As summer has kicked into high gear across the U.S., we’ve been tracking the fortunes of major radio formats on the airwaves. In past years, a wide variety of formats have grabbed the crown of “format of the summer,” which is an unofficial race based on how each genre performs in June, July and August compared to the first five months of the year.
Now that the season’s in its final stretch, the field for this year’s race has narrowed. Initially, we saw Pop Contemporary Hit Radio (CHR) and Classic Rock jump out to an early lead in March, with Hot Adult Contemporary (AC) and Country closing the gap in April and Urban Contemporary and Classic Hits joining the race in May. In June, however, Classic Hits, Country and Hot AC began to pull away from the field, and that trend continued this month with the release of Nielsen’s July potable people meter (PPM) data.
With just one month left to go in the race, one of these three remaining contenders should be our 2015 summer winner unless a dark horse makes up some significant ground in August. Hot AC is currently the hottest of the three formats in contention overall, setting continuous listening records this year. But based on the rules of this race—comparing the average of January through May to June, July and August—Classic Hits is the current leader (with overall audience shares up 9% in June and July compared to the beginning of the year) followed by Country (up 6%) and Hot AC (up 4%).
And this month, Classic Hits continued its seasonal upswing by increasing audience share among listeners 6+ (trending 5.4%-5.5% from June to July), 18-34 (3.4%-3.5%) and 25-54 (4.7%-4.8%). These results are the best for the format since last August when Classic Hits charged through the field to win the 2014 summer format race. Another strong showing next month could secure the first back-to-back winner in this race since its inception in 2011.
Classic Hits July Listening Trends
Keeping pace with Classic Hits is Country, which started slowly rebuilding its audience shares in January after a brief downtrend at the end of 2014. Since then it’s risen by more than half a share-point among both audiences 6 and older (from 7.5% in January to 8.2% in June and July), as well as the 25-54 crowd (from 7.5% in January to 8.1% in June and July). But the real story for Country this year has been in the 18-34 arena. There, the format has jumped a full share point (from 8.6% in January to 9.6% in July) and sits just off the pace of 2013’s summer results when Country went home the winning format.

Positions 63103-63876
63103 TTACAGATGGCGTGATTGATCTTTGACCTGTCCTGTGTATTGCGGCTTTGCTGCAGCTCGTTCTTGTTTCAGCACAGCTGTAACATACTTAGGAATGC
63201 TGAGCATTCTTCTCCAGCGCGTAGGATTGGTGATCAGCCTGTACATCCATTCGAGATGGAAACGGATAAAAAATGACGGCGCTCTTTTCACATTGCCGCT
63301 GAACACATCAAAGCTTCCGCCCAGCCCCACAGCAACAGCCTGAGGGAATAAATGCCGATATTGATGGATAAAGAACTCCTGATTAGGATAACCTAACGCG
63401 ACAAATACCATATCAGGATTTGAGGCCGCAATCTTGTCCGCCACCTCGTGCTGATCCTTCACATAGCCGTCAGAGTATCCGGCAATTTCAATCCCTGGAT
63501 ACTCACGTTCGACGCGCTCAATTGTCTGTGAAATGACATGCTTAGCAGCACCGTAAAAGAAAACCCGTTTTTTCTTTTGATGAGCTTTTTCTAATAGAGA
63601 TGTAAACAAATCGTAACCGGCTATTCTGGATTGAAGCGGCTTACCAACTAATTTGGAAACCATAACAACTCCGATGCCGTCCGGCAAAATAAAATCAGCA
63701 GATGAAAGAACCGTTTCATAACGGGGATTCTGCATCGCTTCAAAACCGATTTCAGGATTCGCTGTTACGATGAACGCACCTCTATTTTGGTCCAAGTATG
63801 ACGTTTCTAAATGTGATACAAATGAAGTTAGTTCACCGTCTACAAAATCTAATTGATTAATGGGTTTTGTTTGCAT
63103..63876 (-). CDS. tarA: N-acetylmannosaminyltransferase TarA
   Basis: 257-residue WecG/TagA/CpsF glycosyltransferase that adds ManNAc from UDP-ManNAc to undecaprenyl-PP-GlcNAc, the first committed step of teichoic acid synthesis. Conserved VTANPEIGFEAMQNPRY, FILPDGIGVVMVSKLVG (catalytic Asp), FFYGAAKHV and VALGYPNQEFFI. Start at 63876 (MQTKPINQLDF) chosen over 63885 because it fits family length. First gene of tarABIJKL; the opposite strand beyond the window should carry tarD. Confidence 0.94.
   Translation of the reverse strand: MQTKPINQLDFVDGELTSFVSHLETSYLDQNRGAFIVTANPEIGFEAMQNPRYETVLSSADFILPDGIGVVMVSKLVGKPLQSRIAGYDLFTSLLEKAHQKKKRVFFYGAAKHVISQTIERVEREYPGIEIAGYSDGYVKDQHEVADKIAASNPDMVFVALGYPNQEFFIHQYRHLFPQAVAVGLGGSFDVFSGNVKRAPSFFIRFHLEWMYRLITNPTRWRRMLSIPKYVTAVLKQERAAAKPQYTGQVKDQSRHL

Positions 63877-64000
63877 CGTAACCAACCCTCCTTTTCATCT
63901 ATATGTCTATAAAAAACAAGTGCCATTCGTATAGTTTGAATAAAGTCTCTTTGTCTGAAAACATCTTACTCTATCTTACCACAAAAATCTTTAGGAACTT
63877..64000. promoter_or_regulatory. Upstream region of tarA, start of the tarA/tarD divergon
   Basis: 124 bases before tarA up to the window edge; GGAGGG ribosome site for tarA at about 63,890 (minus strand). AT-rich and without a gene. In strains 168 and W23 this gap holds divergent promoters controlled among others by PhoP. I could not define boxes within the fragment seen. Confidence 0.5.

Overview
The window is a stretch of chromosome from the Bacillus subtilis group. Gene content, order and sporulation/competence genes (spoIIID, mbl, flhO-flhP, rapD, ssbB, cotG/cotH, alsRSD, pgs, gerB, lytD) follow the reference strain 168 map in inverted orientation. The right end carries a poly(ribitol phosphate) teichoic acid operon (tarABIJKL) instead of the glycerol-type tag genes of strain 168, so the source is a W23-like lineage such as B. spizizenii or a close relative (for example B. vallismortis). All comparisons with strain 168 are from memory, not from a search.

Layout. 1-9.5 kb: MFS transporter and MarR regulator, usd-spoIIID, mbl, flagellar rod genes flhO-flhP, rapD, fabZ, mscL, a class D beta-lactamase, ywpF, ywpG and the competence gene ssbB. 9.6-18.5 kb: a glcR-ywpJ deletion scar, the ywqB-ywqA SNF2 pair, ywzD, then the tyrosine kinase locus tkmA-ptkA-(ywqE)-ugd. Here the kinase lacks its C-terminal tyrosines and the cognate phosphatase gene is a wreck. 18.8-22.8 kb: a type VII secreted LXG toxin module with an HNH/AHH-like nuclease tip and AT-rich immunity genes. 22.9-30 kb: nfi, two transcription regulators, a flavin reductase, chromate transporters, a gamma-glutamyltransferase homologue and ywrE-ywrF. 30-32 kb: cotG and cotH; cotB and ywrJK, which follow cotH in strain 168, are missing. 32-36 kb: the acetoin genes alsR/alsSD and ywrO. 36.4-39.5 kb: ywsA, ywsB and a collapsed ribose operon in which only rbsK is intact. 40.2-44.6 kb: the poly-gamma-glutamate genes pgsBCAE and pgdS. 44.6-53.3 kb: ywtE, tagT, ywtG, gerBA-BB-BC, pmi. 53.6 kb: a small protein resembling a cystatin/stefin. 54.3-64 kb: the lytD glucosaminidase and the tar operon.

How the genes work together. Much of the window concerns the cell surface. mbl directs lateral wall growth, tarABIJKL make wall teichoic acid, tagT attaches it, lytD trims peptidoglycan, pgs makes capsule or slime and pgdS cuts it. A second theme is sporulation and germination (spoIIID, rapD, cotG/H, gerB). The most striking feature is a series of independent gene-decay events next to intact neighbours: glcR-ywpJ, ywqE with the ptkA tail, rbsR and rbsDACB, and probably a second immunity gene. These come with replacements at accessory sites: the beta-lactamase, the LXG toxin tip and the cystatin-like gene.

Country July Listening Trends
Last but certainly not least, Hot AC is actually breaking more records this year than any other format and has been a model of consistency so far in 2015. It has tied or set a new record for audience share each of the past four months across all of the demographics we track. July was no exception as Hot AC set a new high with audiences 6-plus (6.9%, up from 6.8% in June) and tied previous records with listeners 18-34 (7.7%) and 25-54 (7.3%). Regardless of where Hot AC finishes this summer, the chart below reveals that the past two years have been the best two years on record for the format since PPM measurement began.
Hot AC July Listening Trends
|*Record. AC—Adult Contemporary.
July 2015 PPM Markets Top 5 Formats by Average Quarter Hour Share (Full Week Daypart)
|Persons 6+||Adults 18-34||Adults 25-54|
|News/Talk (8.5%)||Pop CHR (9.0%)|
|Country (8.3%)||Country (8.1%)|
|Pop CHR (8.1%)||Hot AC (7.7%)||Hot AC (7.3%)|
|AC (7.5%)||AC (6.5%)||AC (7.2%)|
|Hot AC (6.9%)||Urban Contemporary (6.4%)||News/Talk (5.8%)|
|PPM—Portable people meter. CHR—Contemporary Hit Radio. AC—Adult Contemporary.
Note: Nielsen Audio officially has 48 measured PPM markets, but three of them (Nassau-Suffolk, Middlesex-Somerset-Union, and San Jose) are included in the larger New York and San Francisco metro areas. Therefore, the listening data from those markets are included in these results even though we did not break them out separately.
Data used in this report is inclusive of multicultural audiences. Hispanic consumer audiences are composed of both English and Spanish speaking representative populations.